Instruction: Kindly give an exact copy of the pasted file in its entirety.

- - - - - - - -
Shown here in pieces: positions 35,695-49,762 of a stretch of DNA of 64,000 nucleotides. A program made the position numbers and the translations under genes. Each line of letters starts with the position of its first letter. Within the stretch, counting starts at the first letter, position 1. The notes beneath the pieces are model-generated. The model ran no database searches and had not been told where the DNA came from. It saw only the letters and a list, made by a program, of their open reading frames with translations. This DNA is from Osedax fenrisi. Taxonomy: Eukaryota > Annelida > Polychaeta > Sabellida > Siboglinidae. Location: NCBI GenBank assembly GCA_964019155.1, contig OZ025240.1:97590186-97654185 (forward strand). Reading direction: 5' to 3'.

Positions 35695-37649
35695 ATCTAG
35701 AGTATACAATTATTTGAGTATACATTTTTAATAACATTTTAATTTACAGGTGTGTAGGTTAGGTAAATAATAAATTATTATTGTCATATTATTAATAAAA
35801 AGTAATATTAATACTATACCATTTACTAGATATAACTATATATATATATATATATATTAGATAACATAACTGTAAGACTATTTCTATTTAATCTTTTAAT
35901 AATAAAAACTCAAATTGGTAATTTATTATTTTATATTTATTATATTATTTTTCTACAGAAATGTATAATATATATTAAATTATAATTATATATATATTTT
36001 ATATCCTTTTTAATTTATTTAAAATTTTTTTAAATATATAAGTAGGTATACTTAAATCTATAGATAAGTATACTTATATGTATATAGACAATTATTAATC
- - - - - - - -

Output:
Shown here in pieces: positions 35,695-49,762 of a stretch of DNA of 64,000 nucleotides. A program made the position numbers and the translations under genes. Each line of letters starts with the position of its first letter. Within the stretch, counting starts at the first letter, position 1. The notes beneath the pieces are model-generated. The model ran no database searches and had not been told where the DNA came from. It saw only the letters and a list, made by a program, of their open reading frames with translations. This DNA is from Osedax fenrisi. Taxonomy: Eukaryota > Annelida > Polychaeta > Sabellida > Siboglinidae. Location: NCBI GenBank assembly GCA_964019155.1, contig OZ025240.1:97590186-97654185 (forward strand). Reading direction: 5' to 3'.

Positions 35695-37649
35695 ATCTAG
35701 AGTATACAATTATTTGAGTATACATTTTTAATAACATTTTAATTTACAGGTGTGTAGGTTAGGTAAATAATAAATTATTATTGTCATATTATTAATAAAA
35801 AGTAATATTAATACTATACCATTTACTAGATATAACTATATATATATATATATATATTAGATAACATAACTGTAAGACTATTTCTATTTAATCTTTTAAT
35901 AATAAAAACTCAAATTGGTAATTTATTATTTTATATTTATTATATTATTTTTCTACAGAAATGTATAATATATATTAAATTATAATTATATATATATTTT
36001 ATATCCTTTTTAATTTATTTAAAATTTTTTTAAATATATAAGTAGGTATACTTAAATCTATAGATAAGTATACTTATATGTATATAGACAATTATTAATC